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The Waterbury Clock Company
After Glow - 90 Years Ago Workers At The Waterbury Clock Company Began Dying After Painting Radium On Clock Dials
A dial painter suffered from radium-induced sarcoma of the chin. The workers, mostly young women, used their mouthes to form sharp points on the brush that they would dip in and out of radium paint. Image from the book "Deadly Glow - The Radium Dial Worker Tragedy."
Story by Ann Quigley
(This article was first published The Waterbury Observer in September 2002)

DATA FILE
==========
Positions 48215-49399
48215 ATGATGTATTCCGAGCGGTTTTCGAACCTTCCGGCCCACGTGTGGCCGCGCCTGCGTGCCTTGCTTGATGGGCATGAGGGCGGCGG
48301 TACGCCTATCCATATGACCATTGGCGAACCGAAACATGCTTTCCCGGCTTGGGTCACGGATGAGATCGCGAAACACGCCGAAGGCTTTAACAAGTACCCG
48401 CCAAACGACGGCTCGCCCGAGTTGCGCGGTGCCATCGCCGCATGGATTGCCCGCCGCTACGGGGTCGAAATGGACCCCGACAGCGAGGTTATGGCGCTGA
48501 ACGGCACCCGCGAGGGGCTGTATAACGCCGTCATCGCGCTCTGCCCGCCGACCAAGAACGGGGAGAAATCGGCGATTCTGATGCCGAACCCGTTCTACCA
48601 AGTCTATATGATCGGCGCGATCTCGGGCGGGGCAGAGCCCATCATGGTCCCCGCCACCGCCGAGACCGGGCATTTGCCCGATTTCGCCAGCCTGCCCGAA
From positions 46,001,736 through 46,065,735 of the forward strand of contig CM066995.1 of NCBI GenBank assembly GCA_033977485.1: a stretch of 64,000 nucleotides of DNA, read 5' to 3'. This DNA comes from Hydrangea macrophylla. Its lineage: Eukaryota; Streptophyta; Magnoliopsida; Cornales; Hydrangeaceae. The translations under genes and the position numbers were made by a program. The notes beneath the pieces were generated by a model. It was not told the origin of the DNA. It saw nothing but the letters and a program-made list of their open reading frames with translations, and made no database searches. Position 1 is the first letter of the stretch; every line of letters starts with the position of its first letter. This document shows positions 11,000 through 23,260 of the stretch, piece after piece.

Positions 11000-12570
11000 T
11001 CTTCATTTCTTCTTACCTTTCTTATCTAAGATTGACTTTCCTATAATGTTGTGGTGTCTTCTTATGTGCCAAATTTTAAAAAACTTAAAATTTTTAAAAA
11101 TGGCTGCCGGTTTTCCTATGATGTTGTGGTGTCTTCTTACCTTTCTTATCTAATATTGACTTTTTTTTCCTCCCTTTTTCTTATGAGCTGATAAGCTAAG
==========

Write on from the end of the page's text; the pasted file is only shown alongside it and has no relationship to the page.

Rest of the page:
It was 1921 when 17-year –old Frances Splettstocher landed a job at the Waterbury Clock Company on Cherry Street. It was a glamorous job, for she and her young colleagues worked with radium – the wonder substance of the new century. The girls used their keen eyes and nimble fingers to paint tiny numbers on glow-in-the-dark watches that were all the rage at the moment. World War I soldiers had worn the futuristic devices in the trenches, and now in peacetime everyone wanted one, so Splettstocher and dozens like her were hired to help produce millions of the watches during the early 1920s.